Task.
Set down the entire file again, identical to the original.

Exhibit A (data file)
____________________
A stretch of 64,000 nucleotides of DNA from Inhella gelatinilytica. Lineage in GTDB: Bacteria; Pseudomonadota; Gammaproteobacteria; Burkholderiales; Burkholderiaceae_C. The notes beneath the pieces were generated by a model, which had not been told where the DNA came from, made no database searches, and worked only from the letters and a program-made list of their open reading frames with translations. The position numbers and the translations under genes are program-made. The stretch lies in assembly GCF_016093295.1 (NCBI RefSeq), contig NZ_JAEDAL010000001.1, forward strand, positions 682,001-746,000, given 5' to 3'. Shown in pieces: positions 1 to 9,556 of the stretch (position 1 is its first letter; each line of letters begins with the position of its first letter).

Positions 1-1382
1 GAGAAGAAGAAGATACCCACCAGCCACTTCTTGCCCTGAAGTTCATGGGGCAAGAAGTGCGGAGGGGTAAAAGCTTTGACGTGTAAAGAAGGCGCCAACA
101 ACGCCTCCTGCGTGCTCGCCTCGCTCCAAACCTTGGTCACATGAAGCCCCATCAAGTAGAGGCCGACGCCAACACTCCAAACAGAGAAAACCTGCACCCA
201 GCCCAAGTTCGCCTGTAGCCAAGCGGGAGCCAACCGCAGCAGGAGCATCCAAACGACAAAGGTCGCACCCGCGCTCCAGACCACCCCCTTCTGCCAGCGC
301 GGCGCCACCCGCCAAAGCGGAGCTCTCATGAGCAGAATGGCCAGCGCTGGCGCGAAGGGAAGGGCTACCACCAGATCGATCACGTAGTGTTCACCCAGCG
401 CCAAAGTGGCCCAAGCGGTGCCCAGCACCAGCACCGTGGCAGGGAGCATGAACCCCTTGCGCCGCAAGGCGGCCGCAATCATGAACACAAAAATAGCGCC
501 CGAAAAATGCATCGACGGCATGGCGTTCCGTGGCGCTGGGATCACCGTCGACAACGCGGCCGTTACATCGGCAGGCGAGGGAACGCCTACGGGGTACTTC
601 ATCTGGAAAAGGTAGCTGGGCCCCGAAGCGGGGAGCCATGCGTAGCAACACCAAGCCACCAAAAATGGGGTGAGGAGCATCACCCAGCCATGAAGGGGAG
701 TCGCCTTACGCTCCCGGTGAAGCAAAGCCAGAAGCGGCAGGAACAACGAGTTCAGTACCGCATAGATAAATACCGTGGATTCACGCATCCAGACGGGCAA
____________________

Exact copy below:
A stretch of 64,000 nucleotides of DNA from Inhella gelatinilytica. Lineage in GTDB: Bacteria; Pseudomonadota; Gammaproteobacteria; Burkholderiales; Burkholderiaceae_C. The notes beneath the pieces were generated by a model, which had not been told where the DNA came from, made no database searches, and worked only from the letters and a program-made list of their open reading frames with translations. The position numbers and the translations under genes are program-made. The stretch lies in assembly GCF_016093295.1 (NCBI RefSeq), contig NZ_JAEDAL010000001.1, forward strand, positions 682,001-746,000, given 5' to 3'. Shown in pieces: positions 1 to 9,556 of the stretch (position 1 is its first letter; each line of letters begins with the position of its first letter).

Positions 1-1382
1 GAGAAGAAGAAGATACCCACCAGCCACTTCTTGCCCTGAAGTTCATGGGGCAAGAAGTGCGGAGGGGTAAAAGCTTTGACGTGTAAAGAAGGCGCCAACA
101 ACGCCTCCTGCGTGCTCGCCTCGCTCCAAACCTTGGTCACATGAAGCCCCATCAAGTAGAGGCCGACGCCAACACTCCAAACAGAGAAAACCTGCACCCA
201 GCCCAAGTTCGCCTGTAGCCAAGCGGGAGCCAACCGCAGCAGGAGCATCCAAACGACAAAGGTCGCACCCGCGCTCCAGACCACCCCCTTCTGCCAGCGC
301 GGCGCCACCCGCCAAAGCGGAGCTCTCATGAGCAGAATGGCCAGCGCTGGCGCGAAGGGAAGGGCTACCACCAGATCGATCACGTAGTGTTCACCCAGCG
401 CCAAAGTGGCCCAAGCGGTGCCCAGCACCAGCACCGTGGCAGGGAGCATGAACCCCTTGCGCCGCAAGGCGGCCGCAATCATGAACACAAAAATAGCGCC
501 CGAAAAATGCATCGACGGCATGGCGTTCCGTGGCGCTGGGATCACCGTCGACAACGCGGCCGTTACATCGGCAGGCGAGGGAACGCCTACGGGGTACTTC
601 ATCTGGAAAAGGTAGCTGGGCCCCGAAGCGGGGAGCCATGCGTAGCAACACCAAGCCACCAAAAATGGGGTGAGGAGCATCACCCAGCCATGAAGGGGAG
701 TCGCCTTACGCTCCCGGTGAAGCAAAGCCAGAAGCGGCAGGAACAACGAGTTCAGTACCGCATAGATAAATACCGTGGATTCACGCATCCAGACGGGCAA